URL Redirects For SEO: A Technical Guide

Posted by

Redirects for SEO ought to be utilized correctly because they affect how websites are crawled and indexed by Google.

While the majority of people think of redirects as an internet detour indication, much more is happening, and it’s remarkably pleasurable to find.

Keep checking out for an extensive summary of redirects and the appropriate application for technical SEO.

What Is A Redirect?

Website reroutes tell web browsers and online search engine info about a URL and where to discover the web page.

A URL redirect involves code executed to a specific URL, or a group of URLs so that the user (or online search engine) is sent out to a various page to the actual URL that was input or clicked.

A redirect can be set as a:

  • Short-term redirect: 302, 303, 307, 308.
  • Irreversible redirect: 301.

When To Use Redirects

The main reasons to utilize redirects are:

  • A specific page or whole domain has been moved (URL altered).
  • To allow the use of URL shorteners or ‘quite URLs.’
  • Website migration (e.g., HTTP to HTTPS).

For SEO functions, URL redirects are essential since they:

  • Forward authority of any links indicating a page that has moved or been erased.
  • Avoid 404 page not discovered errors (although sometimes it is better to leave a 404).

Redirects can be executed on a group or domain-wide basis however frequently need to be set on an individual basis to prevent problems.

When using RegEX for group reroutes, it can have unanticipated outcomes if your reasoning isn’t perfect!

Kinds of Redirects

There are three main kinds of redirects:

  • Meta Refresh redirects are set at the page level but are generally not recommended for SEO functions. There are 2 types of meta redirect: postponed which is seen as a temporary redirect, and immediate, which is seen as a permanent redirect.
  • Javascript reroutes are also set on the customer side’s page and can trigger SEO problems. Google has stated a preference for HTTP server-side redirects.
  • HTTP redirects are set server-side and the best approach for SEO functions– we covered thorough below.

What Is A HTTP Reaction Status Code?

Browsers and search engine spiders like GoogleBot are called user agents.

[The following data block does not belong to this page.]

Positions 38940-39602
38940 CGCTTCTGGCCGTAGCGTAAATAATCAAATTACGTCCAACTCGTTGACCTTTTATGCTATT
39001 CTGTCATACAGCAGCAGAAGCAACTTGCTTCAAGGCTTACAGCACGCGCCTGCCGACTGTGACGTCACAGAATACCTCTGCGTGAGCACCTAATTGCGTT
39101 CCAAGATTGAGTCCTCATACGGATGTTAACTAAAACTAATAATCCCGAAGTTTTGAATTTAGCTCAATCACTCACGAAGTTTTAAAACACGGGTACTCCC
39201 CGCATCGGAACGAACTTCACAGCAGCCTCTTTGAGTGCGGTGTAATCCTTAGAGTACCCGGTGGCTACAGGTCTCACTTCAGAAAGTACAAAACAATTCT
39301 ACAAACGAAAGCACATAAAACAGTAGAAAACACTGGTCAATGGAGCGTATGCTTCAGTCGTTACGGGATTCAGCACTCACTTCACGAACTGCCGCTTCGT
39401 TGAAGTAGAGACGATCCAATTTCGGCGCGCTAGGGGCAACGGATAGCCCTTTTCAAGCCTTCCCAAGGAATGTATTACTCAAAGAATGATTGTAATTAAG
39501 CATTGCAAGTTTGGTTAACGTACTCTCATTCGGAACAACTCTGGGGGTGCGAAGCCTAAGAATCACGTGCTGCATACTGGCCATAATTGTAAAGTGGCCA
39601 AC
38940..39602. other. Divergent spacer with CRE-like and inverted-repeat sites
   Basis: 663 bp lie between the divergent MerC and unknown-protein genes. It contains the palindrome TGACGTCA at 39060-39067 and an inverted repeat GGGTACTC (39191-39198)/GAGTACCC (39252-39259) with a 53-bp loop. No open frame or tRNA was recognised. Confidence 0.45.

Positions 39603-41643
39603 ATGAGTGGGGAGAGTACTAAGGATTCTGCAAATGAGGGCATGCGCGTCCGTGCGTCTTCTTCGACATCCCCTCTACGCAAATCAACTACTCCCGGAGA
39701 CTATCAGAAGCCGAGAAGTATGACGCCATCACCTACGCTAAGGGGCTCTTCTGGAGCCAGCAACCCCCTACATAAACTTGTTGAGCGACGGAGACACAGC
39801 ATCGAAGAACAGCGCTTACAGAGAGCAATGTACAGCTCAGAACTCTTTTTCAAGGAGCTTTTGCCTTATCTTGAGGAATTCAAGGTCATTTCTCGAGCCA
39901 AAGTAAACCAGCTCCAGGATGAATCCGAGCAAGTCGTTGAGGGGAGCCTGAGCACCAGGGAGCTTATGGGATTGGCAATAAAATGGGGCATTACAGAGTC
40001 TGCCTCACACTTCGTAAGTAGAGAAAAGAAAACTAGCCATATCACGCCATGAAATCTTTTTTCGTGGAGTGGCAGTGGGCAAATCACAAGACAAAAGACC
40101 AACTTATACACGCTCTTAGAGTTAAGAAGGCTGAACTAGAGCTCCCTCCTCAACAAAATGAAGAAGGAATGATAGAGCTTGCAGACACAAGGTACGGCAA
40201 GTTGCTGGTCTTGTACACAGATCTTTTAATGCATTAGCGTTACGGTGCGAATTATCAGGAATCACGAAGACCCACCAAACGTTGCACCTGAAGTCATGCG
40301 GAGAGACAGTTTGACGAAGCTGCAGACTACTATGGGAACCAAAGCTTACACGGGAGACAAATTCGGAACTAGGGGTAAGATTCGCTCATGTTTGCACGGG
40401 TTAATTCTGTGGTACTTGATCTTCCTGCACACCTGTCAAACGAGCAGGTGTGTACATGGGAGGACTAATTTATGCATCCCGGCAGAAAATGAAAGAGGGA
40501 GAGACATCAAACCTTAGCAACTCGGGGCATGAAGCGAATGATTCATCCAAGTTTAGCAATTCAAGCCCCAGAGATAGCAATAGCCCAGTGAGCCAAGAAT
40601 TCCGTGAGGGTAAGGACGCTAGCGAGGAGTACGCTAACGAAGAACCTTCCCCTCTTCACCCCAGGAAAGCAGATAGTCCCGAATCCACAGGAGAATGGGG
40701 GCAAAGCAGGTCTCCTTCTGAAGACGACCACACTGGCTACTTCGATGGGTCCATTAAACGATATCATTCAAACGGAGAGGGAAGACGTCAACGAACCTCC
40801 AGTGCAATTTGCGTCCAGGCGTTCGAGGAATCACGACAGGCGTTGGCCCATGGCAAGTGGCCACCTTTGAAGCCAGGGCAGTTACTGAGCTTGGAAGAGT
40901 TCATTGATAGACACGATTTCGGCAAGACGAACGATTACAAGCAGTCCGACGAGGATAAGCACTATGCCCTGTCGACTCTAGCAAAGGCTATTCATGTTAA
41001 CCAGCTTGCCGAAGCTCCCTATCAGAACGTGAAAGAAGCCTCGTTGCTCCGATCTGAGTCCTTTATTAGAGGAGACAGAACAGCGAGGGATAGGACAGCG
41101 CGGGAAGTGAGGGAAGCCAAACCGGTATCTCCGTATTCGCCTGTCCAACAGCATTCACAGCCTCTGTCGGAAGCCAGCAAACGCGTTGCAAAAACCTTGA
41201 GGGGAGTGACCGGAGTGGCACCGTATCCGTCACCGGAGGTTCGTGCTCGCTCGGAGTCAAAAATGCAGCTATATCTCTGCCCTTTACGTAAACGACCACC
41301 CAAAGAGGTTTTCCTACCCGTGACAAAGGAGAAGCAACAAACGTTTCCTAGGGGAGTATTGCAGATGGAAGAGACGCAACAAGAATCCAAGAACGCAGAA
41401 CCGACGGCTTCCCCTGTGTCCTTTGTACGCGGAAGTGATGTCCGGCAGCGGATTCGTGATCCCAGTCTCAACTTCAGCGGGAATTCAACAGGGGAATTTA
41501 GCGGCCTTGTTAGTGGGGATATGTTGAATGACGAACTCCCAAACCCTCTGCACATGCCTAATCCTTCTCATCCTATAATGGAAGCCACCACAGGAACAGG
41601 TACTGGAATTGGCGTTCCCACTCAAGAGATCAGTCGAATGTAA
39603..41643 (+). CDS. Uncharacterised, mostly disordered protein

When a user agent attempts to access a web page, what happens is that the user agent makes a demand, and the website server concerns a response.

The action is called an HTTP reaction status code. It offers a status for the ask for a URL.

In the circumstance where a user representative like GoogleBot requests a URL, the server gives a response.

For instance, if the request for a URL is successful, the server will supply an action code of 200, which means the request for a URL was successful.

So, when you think of a GoogleBot reaching a website and trying to crawl it, what’s occurring is a series of demands and responses.

HTTP Redirects

An HTTP redirect is a server reaction to request a URL.

If the URL exists at a various URL (due to the fact that it was moved), the server informs the user agent that the URL demand is being redirected to a various URL.

The action code for a changed URL is normally in the form of a 301 or 302 reaction status code.

The entire 3xx series of reaction codes interact much info that can additionally be acted upon by the user representative.

An example of an action that the user agent can take is to save a cache of the brand-new URL so that the next time the old URL is asked for, it will request the brand-new URL rather.

So, a 301 and a 302 redirect is more than an internet road sign that states, “Go here, not there.”

3XX Series Of Status Codes

Redirects are more than simply the two status codes everybody recognizes with, the 301 and 302 response codes.

There are an overall of seven official 3xx action status codes.

These are the different kinds of redirects readily available for use:

  • 300 Multiple Options.
  • 301 Moved Completely.
  • 302 Found.
  • 303 See Other.
  • 304 Not Customized.
  • 305 Usage Proxy.
  • 306 (Unused).
  • 307 Momentary Redirect.
  • 308 Permanent Redirect.

Some of the above status codes have not been around as long and might not be used. So, before utilizing any redirect code aside from 301 or 302, make certain that the intended user agent can interpret it.

Because GoogleBot uses the most recent version of Chrome (called a headless browser), it’s simple to inspect if a status code is compatible by inspecting if Chrome recognizes the status code with a browser compatibility list.

For SEO, one should adhere to utilizing the 301 and 302 action codes unless there is a specific factor to use among the other codes.

301: Moved Permanently

The 301 status code is regularly referenced as the 301 redirects. However the main name is 301 Moved Permanently.